by R H (Rhonda) CARPENTER
Thanks for all the recent poems and contacts with other artists of late. Surprising to see other artists using blackbirds for inspiration (your lovely bag). I think the plan of pommegranates with the skulls is inspirational.Love the scenic format for this unusual piece and the vibrant colours.
Kompliment!!! Liebe Grüße kerstin
well, that turned out well. Kind of strange, of course. Nice curious composition. Where's the crow? alas poor Yorick.. :-)
This is truly stunning, Rhonda. The strong shadows really work well and it stood out as 'must comment' on my blogroll. Congrats. x
Love the subject (though you didn't doubt about that, right?) and I'm kind of curious about what you are planning for those shadows, you have me glued to this wip already
Beautiful colors and shadows. Very interesting composition. I like it!
Love your colors and design.
Joan, I think a lot of artists use blackbirds in their work - some of us really like those things! ha haThanks, Kerstin, for stopping by and for taking the time to comment.Mimi, yes, a bit strange, odd, morbid. And I did think about a crow! ha haThanks, Gillian :) Glad it made you look closer.Thanks so much, Teresa and Christiane!
Dear Rhonda, The work is very interesting and I like it. Strong contrast,colours, composition are great. Further, all symbolic subjects : skulls,pomegranate& pink heart(?!). Wow, thank you. Cheers, Sadami
Thanks, Pam and Sadami :) Sadami, that's a cherry but I haven't finished it yet - still work to do on this one before it's finished.
I find this a wonderful piece, Rhonda. Not sombre, just serious. Yes, it is about mortality, but it's also about birth. We see a row of skulls, generations, who have gone before.We see the pomegranite which echoes the form of the skulls, especially the half that lies like one of the skulls, inverted. It is one that is torn in half. For that's how one opens a pomegranite ... and that's how life opens, and consumes, us.But then there is the seed. The next generation to come. The seed can only be liberated by the breaking of the fruit. A philosophical piece with a strange stillness to it. A still life, or a stilled life, or still, a life?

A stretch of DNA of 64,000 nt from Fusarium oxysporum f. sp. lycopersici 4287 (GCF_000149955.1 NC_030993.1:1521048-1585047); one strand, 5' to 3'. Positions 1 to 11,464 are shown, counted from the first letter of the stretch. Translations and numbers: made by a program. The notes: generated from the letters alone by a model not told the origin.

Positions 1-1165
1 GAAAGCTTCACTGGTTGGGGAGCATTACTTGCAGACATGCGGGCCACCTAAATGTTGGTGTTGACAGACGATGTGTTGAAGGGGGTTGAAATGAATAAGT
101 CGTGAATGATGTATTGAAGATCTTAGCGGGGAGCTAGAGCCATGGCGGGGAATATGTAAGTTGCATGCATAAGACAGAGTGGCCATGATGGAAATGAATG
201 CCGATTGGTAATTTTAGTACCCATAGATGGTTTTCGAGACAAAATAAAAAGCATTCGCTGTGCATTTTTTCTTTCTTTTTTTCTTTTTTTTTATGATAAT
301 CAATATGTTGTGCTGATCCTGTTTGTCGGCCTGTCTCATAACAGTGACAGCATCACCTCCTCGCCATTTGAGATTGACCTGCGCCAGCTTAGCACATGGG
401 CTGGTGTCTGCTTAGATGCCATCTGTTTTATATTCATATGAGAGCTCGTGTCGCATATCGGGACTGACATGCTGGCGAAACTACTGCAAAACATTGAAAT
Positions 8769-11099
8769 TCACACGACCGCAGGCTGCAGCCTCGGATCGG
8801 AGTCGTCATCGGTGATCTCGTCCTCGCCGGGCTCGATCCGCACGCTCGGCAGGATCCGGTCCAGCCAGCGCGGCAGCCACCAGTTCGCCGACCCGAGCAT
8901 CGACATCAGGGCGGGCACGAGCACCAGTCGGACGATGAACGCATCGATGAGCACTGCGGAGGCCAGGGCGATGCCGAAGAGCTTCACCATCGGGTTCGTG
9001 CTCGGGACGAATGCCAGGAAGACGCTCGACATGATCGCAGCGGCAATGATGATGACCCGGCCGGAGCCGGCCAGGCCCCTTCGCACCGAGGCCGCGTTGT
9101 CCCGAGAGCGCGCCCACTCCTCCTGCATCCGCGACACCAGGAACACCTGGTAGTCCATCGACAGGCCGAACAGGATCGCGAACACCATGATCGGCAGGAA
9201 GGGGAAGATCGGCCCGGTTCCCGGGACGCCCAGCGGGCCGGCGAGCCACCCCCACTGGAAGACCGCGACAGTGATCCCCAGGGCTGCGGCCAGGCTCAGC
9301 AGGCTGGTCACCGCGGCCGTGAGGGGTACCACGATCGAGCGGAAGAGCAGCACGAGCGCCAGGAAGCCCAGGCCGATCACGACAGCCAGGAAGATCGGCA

Harry, you have really delved into this one and found such meat to be chewed!! Thank you so much. I love hearing another's take on what it means, what the work says to them and I'm very pleased with your critique.
looking very good so far rhonda .. the peeps looked neat framed .
Thanks, Jane :)
I found this piece very interesting and like how you have painted it. Very nicely done, Rhonda!
This is really a marvelous piece, Rhonda! In every way, symbolically, compositionally and watercolorally (;-). Bravo!
Thanks so much, Ann and Suzanne!
Gracias, Carlos :)
cool painting of the skulls and pomegranates.
Thanks, Carol. A bit more to do until I can call this one finished but I'll get it done sometime.
I never thought I would say this about skulls, but I love these!! Beautiful work Rhonda.
Thanks, Jane. Glad you like the painting :)
Your paintings remind me of my professor’s series of Irelandhttp://www.cudonal.com/3-recent-artwork--2010.htmlBeuatful in its simplicity and enjoy the format.Swift
Thanks for stopping by and commenting, Nick. I enjoyed seeing your professor's work - the hunger project was very beautiful and thought-provoking.
Post a Comment